Biden called the Braves’ drive an “unstoppable, joyful run.” The team got its White House visit in with just over a week left before the 2022 regular season wraps up and the Major League Baseball playoffs begin again. The Braves trail the New York Mets by 1.5 games in the National League East but have clinched a wildcard spot for the MLB playoffs that begin Oct. 7. Chief Executive Officer Terry McGuirk said he hoped they’d be back to the White House again soon.

In August 2021, the Braves were a mess, playing barely at .500. But then they started winning. And they kept it up, taking the World Series in six games over the Houston Astros.

Biden called their performance of “history’s greatest turnarounds.”

“This team has literally been part of American history for over 150 years,” said Biden. “But none of it came easy … people counting you out. Heck, I know something about being counted out.”

Players lined up on risers behind Biden, grinning and waving to the crowd, but the player most discussed was one who hasn’t been on the team in nearly 50 years and who died last year: Hall of Famer Hank Aaron.

Hammerin’ Hank was the home run king for 33 years, dethroning Babe Ruth with a shot to left field on April 8, 1974. He was one of the most famous players for Atlanta and in baseball history, a clear-eyed chronicler of the hardships thrown his way – from the poverty and segregation of his Alabama youth to the racist threats he faced during his pursuit of one of America’s most hallowed records. He died in January at 86.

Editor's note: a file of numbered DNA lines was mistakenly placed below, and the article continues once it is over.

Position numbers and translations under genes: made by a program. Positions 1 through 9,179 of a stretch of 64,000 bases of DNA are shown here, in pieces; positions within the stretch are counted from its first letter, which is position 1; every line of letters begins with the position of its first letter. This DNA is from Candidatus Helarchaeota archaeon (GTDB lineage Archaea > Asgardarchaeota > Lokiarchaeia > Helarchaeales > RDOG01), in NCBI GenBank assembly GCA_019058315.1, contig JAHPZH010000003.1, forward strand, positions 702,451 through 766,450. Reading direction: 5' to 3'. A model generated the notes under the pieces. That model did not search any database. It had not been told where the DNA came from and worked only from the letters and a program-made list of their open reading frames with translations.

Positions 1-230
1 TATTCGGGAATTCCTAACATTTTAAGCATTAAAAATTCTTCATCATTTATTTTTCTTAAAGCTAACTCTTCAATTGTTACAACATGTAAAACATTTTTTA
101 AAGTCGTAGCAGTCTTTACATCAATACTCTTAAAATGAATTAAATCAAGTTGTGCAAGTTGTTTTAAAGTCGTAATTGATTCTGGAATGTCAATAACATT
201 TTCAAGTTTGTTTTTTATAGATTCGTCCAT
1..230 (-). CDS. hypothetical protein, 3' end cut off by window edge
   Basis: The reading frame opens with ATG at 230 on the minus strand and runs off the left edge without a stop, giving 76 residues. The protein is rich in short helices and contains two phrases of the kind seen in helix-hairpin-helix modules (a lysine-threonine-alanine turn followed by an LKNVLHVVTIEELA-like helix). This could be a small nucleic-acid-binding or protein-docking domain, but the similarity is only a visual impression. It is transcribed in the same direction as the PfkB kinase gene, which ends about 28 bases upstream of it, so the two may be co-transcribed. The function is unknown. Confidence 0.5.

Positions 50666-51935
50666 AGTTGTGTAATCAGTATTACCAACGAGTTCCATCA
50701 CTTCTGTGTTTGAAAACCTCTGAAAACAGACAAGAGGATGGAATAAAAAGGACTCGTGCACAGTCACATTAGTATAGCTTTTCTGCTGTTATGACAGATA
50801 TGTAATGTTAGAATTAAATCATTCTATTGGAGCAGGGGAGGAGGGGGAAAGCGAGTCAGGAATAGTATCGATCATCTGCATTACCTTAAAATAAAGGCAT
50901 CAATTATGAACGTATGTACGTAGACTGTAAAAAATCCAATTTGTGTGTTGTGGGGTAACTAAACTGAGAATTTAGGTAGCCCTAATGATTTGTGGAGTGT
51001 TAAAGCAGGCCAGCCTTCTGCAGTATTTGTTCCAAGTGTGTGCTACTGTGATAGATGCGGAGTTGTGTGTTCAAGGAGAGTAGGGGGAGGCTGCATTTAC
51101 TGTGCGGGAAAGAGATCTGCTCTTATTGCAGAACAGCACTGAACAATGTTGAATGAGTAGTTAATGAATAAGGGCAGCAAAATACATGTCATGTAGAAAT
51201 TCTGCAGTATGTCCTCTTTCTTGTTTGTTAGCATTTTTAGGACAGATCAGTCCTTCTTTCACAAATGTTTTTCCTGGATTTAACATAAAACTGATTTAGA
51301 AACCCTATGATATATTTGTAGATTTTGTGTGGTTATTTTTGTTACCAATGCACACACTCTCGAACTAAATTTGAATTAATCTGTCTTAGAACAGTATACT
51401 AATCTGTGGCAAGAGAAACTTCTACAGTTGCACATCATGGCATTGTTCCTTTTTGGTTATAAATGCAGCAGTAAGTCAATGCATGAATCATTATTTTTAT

“This is team is defined by the courage of Hank Aaron,” Biden said.

McGuirk said Aaron, who held front office positions with the team and was one of Major League Baseball’s few Black executives, was watching over them.

“He’d have been there every step of the way with us if he was here,” McGuirk added.

The president often honors major league and some college sports champions with a White House ceremony, typically a nonpartisan affair in which the commander in chief pays tribute to the champs’ prowess, poses for photos and comes away with a team jersey.

Those visits were highly charged in the previous administration. Many athletes took issue with President Donald Trump’s policies and rhetoric on policing, immigration and more. Trump, for his part, didn’t take kindly to criticism from athletes or their on-field expressions of political opinions.

Under Biden, the tradition appears to be back. He’s hosted the NBA champion Milwaukee Bucks and Super Bowl champion Tampa Bay Buccaneers at the White House. On Monday he joked about first lady Jill Biden’s Philadelphia allegiances.

“Like every Philly fan, she’s convinced she knows more about everything in sports than anybody else,” he said. He added that he couldn’t be too nice to the Atlanta team because it had just beaten the Phillies the previous night in extra innings.

Press secretary Karine Jean-Pierre was later questioned about the team’s name, particularly as other professional sports teams have moved away from names – like the Cleveland Indians, now the Guardians, and the Washington Redskins, now the Commanders – following years of complaints from Native American groups over the images and symbols.

She said it was important for the country to have the conversation. “And Native American and Indigenous voices – they should be at the center of this conversation,” she said.

Biden supported MLB’s decision to pull the 2021 All-Star Game from Atlanta to protest Georgia’s sweeping new voting law, which critics contend is too restrictive.